The overall aim of this workshop is to bring together international experts studying the relationship between objective and subjective well-being and older adults/ageing societies in various fields to present their latest ideas and empirical research in order to help develop an agenda for future research on well-being in the ageing society. The discussion will focus on China, Japan, and Germany, as these societies represent different stages of economic development, speed of demographic change, cultural values concerning families and older people, and social policies which vary widely due to specific circumstances and historical path dependence. We plan to discuss three general questions:
- How do well-being, satisfaction, and happiness change over the life course in China, Japan, and Germany?
- What are the individual, economic, and societal factors that affect well-being, satisfaction, and happiness of older adults in China, Japan, and Germany?
- Which societal institutions, cultural frameworks and social policies help to enhance the well-being, satisfaction, and happiness under conditions of population ageing in China, Japan and Germany?
After comparing the demographic situation in China, Japan, and Germany, empirical evidence on psychological well-being over the life course in these three countries will be discussed, concentrating on the individual factors that influence life satisfaction and happiness as people age. We will then move on to discuss the role of societal and economic factors for subjective well-being. Finally, we will focus on policies for active ageing and well-being in ageing societies. We hope that the comparative perspective of the workshop will be productive for learning from each other in terms of general challenges and opportunities that China, Japan, and Germany are facing due to demographic and social changes. Despite the many differences between the three countries in regards to economic development, social structure and political system notwithstanding, they share the challenge of rapid population ageing.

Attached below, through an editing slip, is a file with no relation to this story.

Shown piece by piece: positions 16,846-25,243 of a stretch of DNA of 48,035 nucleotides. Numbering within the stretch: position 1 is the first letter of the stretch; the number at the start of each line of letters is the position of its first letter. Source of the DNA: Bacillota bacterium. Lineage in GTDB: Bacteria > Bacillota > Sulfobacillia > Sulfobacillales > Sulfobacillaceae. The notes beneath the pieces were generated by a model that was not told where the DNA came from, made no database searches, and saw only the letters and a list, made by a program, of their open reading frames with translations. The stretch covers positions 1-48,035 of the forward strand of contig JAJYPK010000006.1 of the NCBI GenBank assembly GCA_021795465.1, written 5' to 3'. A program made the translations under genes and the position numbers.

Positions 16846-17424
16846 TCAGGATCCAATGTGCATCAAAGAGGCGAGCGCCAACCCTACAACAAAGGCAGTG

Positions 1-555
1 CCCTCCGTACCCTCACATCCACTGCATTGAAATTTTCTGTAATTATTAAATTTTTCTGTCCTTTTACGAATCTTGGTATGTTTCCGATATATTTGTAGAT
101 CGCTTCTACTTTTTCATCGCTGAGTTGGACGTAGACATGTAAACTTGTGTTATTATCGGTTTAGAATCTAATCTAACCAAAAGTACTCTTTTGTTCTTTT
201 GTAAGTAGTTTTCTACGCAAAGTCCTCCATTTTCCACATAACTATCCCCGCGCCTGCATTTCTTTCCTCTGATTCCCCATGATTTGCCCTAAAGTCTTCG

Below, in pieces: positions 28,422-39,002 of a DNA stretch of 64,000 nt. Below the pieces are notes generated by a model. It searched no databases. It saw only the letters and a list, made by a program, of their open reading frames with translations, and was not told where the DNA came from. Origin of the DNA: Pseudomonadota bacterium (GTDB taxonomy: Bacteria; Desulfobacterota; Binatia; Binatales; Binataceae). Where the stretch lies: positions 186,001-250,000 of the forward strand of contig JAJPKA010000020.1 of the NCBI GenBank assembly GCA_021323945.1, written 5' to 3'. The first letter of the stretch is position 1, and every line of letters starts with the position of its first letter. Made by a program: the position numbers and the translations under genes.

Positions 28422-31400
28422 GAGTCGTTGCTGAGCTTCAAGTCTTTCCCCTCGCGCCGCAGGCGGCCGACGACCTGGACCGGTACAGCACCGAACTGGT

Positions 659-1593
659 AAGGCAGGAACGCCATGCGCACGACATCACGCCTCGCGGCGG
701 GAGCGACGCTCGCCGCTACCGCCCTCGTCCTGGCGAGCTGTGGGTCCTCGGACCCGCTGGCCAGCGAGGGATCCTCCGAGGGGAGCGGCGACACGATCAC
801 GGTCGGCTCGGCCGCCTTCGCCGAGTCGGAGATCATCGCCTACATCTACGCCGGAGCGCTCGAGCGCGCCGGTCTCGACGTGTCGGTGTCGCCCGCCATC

The presentations are intended to stimulate discussion of research topics, methods and ideas that could suggest new avenues for studying the well-being of people in ageing societies from a cross-cultural perspective. Hence, the presentations should be brief and concise (10 minutes maximum) and focus on the three questions posed above. (a) life course trajectories of well-being; (b) individual, economic, and societal factors affecting well-being in late life; (c) institutions, cultural values, economic factors and social policies enhancing well-being.
The workshop is expected to facilitate future collaborative studies among participants. By focusing on the discussion among experts from various disciplines we hope to encourage the cross-pollination among disciplines and leverage the creative potential of our cross-national and multi-disciplinary setting.
Stiftung Mercator Foundation